OMAHA (DTN) -- Federal bank regulators announced late Sunday that depositors at the Silicon Valley Bank (SVB) will have access to all their money Monday morning, but the failure of the bank still raises the possibility that a significant number of food and ag-tech startups could be affected by the situation.
SVB failed on Friday, and it has created an immediate domino effect in some industries.
The combination of wealth from high-tech firms and creative thinking on the West Coast has led San Francisco and Silicon Valley to be a center for companies focused on new ideas in food such as plant-based and cell-based production and addressing problems such as food waste.
SVB frequently spotlighted investments in alternative proteins and vertical farming companies in its internal analysis in recent years.
In February, the tech magazine Fast Company looked at vertical farming challenges, noting the possible "bubble" in industry investment. (https://www.fastcompany.com/…)
People who have made money in Silicon Valley have shown great interest in investing in food startups of all kinds, and the companies' banking relationships are often in institutions in the San Francisco Bay area.
SVB also is a backer of alternative meat companies such as Beyond Meats and touted similar companies as part of its portfolio. (https://www.svb.com/…)
National Public Radio reported over the weekend that Shelf Engine, a Seattle-based food management startup that offers solutions to food waste, had its cash in SVB, and on Friday failed in an attempt to move its money to JP Morgan Chase.
Tech companies and startups aren't the only ones affected. The Wall Street Journal also reported Monday, "Hundreds of wine producers borrowed from the bank and deposited cash there, including some small, midsize and privately held businesses that are trying to make payroll or loan payments."
Federal deposit insurance covers deposits only up to $250,000, but many startup companies that raise venture capital had much more money than that at SVB.
Last week, companies became concerned that higher interest rates could make it difficult for SVB to do business and began withdrawing more money than SVB had on hand. On Friday, the federal regulators took over SVB amid fears that the contagion would spread to other banks. On Sunday federal regulators revealed that New York regulators had closed Signature Bank.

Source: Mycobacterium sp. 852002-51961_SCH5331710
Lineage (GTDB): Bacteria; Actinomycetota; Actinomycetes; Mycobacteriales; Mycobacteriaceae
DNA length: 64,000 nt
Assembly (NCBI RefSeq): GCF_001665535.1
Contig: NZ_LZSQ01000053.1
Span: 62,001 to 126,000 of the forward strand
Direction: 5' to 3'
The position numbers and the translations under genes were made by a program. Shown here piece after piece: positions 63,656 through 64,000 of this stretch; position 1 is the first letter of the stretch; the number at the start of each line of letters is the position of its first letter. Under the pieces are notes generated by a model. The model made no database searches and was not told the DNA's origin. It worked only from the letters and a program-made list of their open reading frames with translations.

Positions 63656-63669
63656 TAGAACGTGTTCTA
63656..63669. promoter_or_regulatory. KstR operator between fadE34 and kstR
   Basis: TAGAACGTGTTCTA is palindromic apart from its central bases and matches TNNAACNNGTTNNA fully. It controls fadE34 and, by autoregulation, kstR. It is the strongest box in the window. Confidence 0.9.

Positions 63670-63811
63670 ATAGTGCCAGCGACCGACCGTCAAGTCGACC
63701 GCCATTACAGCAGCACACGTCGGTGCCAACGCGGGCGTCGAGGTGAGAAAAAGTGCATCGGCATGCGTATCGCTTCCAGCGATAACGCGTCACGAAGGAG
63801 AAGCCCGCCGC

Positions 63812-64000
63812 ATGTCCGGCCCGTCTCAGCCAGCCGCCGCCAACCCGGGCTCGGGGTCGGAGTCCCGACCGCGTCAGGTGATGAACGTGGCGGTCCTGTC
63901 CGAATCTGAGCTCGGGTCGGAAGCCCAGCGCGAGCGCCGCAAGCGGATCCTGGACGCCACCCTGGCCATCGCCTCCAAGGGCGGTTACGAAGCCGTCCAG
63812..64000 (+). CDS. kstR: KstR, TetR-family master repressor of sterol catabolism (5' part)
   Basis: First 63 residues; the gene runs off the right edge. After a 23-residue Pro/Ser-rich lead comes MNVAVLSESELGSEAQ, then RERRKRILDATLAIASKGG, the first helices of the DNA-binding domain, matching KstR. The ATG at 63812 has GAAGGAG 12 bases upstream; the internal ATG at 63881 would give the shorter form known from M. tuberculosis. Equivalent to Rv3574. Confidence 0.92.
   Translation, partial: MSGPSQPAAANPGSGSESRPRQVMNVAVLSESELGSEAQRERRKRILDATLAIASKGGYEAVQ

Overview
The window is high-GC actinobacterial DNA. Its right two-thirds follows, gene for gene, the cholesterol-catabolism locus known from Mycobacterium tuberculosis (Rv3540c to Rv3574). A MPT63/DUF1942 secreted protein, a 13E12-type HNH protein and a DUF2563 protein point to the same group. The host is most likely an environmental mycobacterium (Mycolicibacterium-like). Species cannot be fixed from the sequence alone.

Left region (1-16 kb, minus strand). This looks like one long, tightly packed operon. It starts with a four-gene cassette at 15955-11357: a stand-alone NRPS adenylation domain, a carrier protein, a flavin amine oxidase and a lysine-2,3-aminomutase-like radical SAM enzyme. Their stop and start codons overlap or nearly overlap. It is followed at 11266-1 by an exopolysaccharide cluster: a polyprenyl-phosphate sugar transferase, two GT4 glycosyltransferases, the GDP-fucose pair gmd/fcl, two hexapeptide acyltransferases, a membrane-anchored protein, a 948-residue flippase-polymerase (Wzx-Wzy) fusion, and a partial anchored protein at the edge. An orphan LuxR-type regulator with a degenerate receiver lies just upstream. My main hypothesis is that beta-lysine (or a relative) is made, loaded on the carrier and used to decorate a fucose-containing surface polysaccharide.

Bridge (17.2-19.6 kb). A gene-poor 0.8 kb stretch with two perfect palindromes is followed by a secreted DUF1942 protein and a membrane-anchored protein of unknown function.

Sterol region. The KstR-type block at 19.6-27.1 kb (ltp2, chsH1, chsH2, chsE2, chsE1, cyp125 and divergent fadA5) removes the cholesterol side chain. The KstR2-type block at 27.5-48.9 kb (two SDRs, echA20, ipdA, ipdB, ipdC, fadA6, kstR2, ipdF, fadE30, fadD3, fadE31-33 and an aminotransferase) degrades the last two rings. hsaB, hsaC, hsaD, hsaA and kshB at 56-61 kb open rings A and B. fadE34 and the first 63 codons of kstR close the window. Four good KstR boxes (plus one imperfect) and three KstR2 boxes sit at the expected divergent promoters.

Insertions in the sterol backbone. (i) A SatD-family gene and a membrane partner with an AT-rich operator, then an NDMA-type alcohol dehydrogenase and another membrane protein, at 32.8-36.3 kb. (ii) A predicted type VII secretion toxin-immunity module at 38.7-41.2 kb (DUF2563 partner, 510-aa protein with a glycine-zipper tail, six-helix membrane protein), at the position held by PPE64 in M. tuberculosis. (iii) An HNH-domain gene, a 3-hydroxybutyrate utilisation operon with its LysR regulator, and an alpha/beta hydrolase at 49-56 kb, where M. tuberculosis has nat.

Late Sunday, the Federal Reserve, Treasury and Federal Deposit Insurance Corporation announced in a joint statement that "depositors will have access to all of their money starting Monday, March 13."
President Joe Biden also said in a statement that at his direction, Treasury Secretary Janet Yellen "and my National Economic Council director worked diligently with the banking regulators to address problems at Silicon Valley Bank and Signature Bank. I am pleased that they reached a prompt solution that protects American workers and small businesses and keeps our financial system safe. The solution also ensures that taxpayer dollars are not put at risk."
"The American people and American businesses can have confidence that their bank deposits will be there when they need them," Biden said.
"I am firmly committed to holding those responsible for this mess fully accountable and to continuing our efforts to strengthen oversight and regulation of larger banks so that we are not in this position again."
Biden also said he would deliver remarks "on how we will maintain a resilient banking system to protect our historic economic recovery."
Also see "Todd's Take: What Does the Failure of Silicon Valley Bank Mean to Ag Markets?" here: https://www.dtnpf.com/….
The Federal Deposit Insurance Corporation was named the receiver of SVB and took over its website and operations.
-- FDIC Information for Silicon Valley Bank, Santa Clara, CA https://www.svb.com/…
-- Joint Statement by the Department of the Treasury, Federal Reserve, and FDIC https://home.treasury.gov/…
-- Federal Reserve System Board of Governors -- Federal Reserve Board announces it will make available additional funding to eligible depository institutions to help assure banks have the ability to meet the needs of all their depositors
Jerry Hagstrom can be reached at email@example.com
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